Thursday, October 12, 2017

Bing, Frank, and Kiki

After going through all of my old photo/scan folders last month, I ended up finding quite a few things that I had forgotten about, including today's triple shot of 1960 Fleer.

I'm not entirely sure when I got these, but I am certain that they represent the last three that I have gotten, because I don't recall cracking open the 1960 Fleer binder any time recently.

Was a member of two Philadelphia Athletics world series winning teams, in 1929 and 1930. He, and the team, ended up missing out on a third consecutive championship in 1931, by one game.

I don't know if it's been mentioned before or not, but I just noticed that the stats on the back of the card, don't match up with those on Baseball Reference. They have him listed with 1820 games played, 1934 hits, .311 lifetime average, 993 RBI', 96 triple's, and 116 home runs. All the World Series stat match-up though, so it leaves one to wonder, which source to go when looking for his correct statistics?

A prolific home run hitter in his time, he also won a couple of championships with Philadelphia ('10, '11, and '13).
Once again, Fleer, and Baseball Reference, seem to differ slightly when it comes to the numbers. On the site it says that he had 5984 at bats, 991 RBI's, 315 doubles, 103 triples, and 96 home runs. But once again, even with some of those glaring differences, the World Series totals match-up.

An outstanding hitter, he also led the NL in stolen bases four times. Won a championship with Pittsburgh in 1925, and was robbed of the opportunity to potentially win another in 1927, thanks to a dispute with Pirates manager Donie Bush.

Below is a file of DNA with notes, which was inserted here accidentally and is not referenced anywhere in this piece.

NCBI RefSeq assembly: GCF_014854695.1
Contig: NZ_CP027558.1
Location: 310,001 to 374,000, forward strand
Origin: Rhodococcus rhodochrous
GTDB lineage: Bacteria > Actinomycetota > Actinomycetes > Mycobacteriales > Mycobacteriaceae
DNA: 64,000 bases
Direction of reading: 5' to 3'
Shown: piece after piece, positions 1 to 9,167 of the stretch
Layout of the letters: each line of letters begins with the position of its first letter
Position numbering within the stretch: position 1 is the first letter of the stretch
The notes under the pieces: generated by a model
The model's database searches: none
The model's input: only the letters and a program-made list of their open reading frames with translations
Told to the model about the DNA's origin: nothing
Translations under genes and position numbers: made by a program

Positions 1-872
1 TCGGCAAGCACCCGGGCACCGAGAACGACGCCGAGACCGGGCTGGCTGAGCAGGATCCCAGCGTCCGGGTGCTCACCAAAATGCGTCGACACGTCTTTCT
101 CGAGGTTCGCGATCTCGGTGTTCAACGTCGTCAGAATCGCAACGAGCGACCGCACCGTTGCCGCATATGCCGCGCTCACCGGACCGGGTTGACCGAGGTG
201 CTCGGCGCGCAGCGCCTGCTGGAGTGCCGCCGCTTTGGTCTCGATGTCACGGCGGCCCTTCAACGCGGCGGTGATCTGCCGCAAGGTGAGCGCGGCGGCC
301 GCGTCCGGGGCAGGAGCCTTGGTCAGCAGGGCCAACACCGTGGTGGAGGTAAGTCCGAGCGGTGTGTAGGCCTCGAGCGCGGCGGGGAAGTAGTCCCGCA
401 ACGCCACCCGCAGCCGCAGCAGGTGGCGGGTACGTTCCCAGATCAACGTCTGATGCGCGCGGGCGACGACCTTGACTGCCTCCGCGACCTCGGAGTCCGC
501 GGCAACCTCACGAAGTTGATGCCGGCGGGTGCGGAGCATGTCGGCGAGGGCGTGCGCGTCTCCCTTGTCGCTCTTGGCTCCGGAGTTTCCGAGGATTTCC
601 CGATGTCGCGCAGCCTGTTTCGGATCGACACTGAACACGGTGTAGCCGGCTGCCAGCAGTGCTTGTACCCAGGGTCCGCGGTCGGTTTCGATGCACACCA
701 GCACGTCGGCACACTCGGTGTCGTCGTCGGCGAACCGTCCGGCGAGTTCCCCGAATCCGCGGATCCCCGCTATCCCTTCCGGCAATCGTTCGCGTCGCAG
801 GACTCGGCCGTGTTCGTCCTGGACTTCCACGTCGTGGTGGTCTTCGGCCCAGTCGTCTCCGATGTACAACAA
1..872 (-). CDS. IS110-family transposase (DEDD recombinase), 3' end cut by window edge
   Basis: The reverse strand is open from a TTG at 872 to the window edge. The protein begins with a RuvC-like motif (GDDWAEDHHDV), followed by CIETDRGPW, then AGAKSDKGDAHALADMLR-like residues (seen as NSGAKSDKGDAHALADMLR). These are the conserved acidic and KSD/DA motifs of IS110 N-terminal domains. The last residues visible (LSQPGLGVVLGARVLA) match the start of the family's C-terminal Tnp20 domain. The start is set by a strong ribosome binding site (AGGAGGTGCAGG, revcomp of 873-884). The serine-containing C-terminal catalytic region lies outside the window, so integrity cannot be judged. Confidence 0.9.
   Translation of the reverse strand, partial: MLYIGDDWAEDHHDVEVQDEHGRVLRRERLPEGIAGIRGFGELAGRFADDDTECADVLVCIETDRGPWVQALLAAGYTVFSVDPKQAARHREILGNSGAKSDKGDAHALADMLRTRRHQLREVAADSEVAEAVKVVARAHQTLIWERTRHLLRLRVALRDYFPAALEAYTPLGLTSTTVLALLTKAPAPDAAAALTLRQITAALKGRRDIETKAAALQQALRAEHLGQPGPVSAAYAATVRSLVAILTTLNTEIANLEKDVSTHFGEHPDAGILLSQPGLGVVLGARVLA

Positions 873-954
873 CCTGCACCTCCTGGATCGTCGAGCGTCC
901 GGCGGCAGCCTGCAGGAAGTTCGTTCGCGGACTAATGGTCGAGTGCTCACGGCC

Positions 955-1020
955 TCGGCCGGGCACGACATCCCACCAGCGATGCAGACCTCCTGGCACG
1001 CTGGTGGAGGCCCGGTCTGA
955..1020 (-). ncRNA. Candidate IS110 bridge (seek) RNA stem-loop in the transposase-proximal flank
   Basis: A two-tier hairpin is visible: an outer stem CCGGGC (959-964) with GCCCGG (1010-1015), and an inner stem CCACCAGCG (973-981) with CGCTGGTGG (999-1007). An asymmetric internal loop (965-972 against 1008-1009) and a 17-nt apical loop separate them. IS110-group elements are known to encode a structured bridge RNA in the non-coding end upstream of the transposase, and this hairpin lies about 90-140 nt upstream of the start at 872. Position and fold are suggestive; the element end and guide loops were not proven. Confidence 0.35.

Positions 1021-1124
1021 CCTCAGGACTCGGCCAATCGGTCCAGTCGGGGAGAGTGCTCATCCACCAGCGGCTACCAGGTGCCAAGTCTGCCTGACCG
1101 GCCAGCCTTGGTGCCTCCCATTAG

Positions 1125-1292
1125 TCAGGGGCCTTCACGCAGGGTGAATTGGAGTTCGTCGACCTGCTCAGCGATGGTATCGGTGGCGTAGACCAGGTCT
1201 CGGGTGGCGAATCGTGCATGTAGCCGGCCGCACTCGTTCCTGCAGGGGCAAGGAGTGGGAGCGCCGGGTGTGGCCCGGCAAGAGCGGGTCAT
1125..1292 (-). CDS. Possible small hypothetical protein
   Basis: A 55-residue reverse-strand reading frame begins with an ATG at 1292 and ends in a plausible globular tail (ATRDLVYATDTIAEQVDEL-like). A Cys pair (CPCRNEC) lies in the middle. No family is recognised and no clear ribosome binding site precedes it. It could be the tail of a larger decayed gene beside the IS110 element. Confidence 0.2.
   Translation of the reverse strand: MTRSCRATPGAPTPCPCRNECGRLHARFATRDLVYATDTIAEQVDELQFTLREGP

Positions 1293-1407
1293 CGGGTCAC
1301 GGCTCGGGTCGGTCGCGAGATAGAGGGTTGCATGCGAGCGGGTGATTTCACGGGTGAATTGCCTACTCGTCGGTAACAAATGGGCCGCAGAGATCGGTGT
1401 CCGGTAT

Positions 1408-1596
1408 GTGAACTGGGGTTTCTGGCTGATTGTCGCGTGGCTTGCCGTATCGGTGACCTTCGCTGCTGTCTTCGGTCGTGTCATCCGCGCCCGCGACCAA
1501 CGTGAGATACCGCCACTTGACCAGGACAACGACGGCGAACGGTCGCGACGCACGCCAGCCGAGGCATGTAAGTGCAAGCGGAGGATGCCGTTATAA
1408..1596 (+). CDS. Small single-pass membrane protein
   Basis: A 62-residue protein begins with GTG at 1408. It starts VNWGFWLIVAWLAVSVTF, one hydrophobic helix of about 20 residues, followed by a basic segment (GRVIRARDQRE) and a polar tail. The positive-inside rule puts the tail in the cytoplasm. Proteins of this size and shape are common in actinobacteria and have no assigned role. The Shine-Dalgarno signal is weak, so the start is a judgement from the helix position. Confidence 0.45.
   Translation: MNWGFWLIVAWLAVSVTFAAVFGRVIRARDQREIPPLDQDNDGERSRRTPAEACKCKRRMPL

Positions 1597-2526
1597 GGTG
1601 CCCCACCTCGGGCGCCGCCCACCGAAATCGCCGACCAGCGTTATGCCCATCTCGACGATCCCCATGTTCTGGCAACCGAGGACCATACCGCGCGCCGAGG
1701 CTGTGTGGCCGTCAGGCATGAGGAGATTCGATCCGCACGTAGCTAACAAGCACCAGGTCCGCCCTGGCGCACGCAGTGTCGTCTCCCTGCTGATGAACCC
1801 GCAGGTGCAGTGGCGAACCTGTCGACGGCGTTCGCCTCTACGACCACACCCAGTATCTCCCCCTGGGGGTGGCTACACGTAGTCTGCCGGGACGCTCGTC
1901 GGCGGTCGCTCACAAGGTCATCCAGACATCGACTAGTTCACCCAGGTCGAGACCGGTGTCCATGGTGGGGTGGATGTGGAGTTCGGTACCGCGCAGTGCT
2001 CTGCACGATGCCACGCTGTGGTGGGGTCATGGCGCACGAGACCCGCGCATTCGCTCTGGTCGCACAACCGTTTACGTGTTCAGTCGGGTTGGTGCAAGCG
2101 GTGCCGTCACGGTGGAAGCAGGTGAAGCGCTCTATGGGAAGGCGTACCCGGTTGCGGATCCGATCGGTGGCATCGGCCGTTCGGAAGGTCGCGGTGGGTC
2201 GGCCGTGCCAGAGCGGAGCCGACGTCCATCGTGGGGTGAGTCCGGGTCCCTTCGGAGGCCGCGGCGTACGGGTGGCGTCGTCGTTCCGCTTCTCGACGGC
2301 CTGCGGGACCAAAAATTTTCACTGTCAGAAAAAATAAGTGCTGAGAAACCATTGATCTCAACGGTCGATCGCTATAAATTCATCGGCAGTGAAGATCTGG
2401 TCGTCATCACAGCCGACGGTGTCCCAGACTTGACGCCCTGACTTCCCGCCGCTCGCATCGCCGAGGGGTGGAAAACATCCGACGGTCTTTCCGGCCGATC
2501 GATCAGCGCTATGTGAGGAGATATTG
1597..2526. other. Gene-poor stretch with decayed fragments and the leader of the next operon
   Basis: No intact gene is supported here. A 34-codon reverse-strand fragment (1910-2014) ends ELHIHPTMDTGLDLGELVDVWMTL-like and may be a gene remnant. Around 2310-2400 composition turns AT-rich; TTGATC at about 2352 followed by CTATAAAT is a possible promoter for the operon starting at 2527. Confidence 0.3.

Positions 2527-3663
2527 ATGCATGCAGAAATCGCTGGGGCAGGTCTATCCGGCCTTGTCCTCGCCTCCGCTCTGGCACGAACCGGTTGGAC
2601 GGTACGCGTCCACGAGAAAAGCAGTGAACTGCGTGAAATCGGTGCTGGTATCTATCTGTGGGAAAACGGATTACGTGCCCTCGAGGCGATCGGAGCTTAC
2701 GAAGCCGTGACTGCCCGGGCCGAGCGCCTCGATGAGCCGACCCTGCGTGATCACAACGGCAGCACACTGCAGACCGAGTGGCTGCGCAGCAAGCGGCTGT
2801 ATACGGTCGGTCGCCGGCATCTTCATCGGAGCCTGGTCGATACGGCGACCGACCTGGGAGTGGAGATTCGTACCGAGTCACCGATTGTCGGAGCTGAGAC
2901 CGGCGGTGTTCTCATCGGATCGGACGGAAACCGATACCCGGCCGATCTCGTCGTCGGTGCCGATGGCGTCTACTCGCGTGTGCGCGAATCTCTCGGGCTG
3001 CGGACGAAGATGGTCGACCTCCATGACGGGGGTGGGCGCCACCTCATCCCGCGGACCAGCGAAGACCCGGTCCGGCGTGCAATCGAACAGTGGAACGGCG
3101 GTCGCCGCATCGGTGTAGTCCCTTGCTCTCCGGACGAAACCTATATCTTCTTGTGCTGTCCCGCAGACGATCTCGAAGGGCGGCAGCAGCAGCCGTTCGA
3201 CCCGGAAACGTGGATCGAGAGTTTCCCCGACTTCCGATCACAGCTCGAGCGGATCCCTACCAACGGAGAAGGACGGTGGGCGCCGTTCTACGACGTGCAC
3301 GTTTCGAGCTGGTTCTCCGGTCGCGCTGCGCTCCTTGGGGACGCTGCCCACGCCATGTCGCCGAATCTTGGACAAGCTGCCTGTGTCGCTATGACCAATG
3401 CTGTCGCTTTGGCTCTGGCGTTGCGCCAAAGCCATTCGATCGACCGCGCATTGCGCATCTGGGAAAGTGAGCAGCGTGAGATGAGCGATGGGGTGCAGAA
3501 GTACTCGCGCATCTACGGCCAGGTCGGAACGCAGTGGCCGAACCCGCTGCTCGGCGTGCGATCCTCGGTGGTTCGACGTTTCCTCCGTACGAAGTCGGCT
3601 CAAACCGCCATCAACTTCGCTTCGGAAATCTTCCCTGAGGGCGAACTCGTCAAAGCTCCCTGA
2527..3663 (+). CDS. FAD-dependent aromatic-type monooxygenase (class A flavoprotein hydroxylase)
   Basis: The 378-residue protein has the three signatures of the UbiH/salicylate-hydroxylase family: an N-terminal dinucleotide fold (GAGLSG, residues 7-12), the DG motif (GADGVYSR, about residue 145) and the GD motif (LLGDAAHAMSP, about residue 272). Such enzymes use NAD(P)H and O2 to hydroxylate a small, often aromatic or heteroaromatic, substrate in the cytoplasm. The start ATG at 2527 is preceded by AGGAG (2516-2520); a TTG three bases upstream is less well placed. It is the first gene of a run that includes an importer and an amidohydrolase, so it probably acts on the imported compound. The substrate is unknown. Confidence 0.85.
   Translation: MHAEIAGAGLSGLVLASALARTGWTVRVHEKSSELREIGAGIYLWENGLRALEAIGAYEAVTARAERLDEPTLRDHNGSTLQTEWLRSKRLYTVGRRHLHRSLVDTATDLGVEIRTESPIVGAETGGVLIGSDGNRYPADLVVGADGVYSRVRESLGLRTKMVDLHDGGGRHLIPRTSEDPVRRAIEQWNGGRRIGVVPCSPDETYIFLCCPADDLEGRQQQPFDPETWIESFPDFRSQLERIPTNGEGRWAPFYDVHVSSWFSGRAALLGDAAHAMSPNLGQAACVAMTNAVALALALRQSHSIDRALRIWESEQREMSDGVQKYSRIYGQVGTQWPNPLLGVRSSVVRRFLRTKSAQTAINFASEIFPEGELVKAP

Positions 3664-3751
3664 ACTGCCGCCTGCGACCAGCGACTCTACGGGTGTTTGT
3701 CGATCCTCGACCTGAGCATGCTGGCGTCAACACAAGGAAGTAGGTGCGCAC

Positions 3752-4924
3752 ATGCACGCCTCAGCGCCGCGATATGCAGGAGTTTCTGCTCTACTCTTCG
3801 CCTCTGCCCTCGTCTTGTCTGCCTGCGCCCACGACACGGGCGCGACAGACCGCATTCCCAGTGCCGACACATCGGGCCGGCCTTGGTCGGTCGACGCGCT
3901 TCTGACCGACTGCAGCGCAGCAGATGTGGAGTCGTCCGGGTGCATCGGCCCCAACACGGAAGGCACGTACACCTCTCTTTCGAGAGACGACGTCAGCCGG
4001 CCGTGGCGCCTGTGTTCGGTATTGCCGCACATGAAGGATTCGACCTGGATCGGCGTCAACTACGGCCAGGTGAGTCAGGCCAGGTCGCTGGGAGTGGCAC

Since I've already done so with the previous two, let's take a look at the stats. This time Baseball Reference only differs on two of the major league totals with 157 triples and 128 home runs. And for Kiki, there is finally an alternate number on one of the World Series stats, as they have him listed as having 12 RBI's.

Again, I don't know if anyone has brought light to those statistical difference before, but I find kind of interesting and am certainly keen on finding out more about it.


Thanks for taking a moment to look at my page

8 comments:

  1. Love this set. Gave the Bing in my collection

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    1. I do too! Of all the various vintage baseball sets I'm working on, this is the one that I feel like I actually have a legitimate chance to complete.

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  2. Cool cards. I sure miss the days of Fleer and their crown logo.

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  3. I think the stat discrepancies are reflective of the innaccuracies uncovered by Elias in the 80s and 90s. the most famous of which was Ty Cobb's hit total going from 4191 to 4189 a couple years after Pete Rose got 4192.

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    1. Jim, you're still alive! Thanks for solving the stat mystery for me. I had never heard of the Elias thing before, I will have to try and read up on it.

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  4. One of my favorite "legend" sets of all-time.

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    1. This is my favorite of the "legend" sets.

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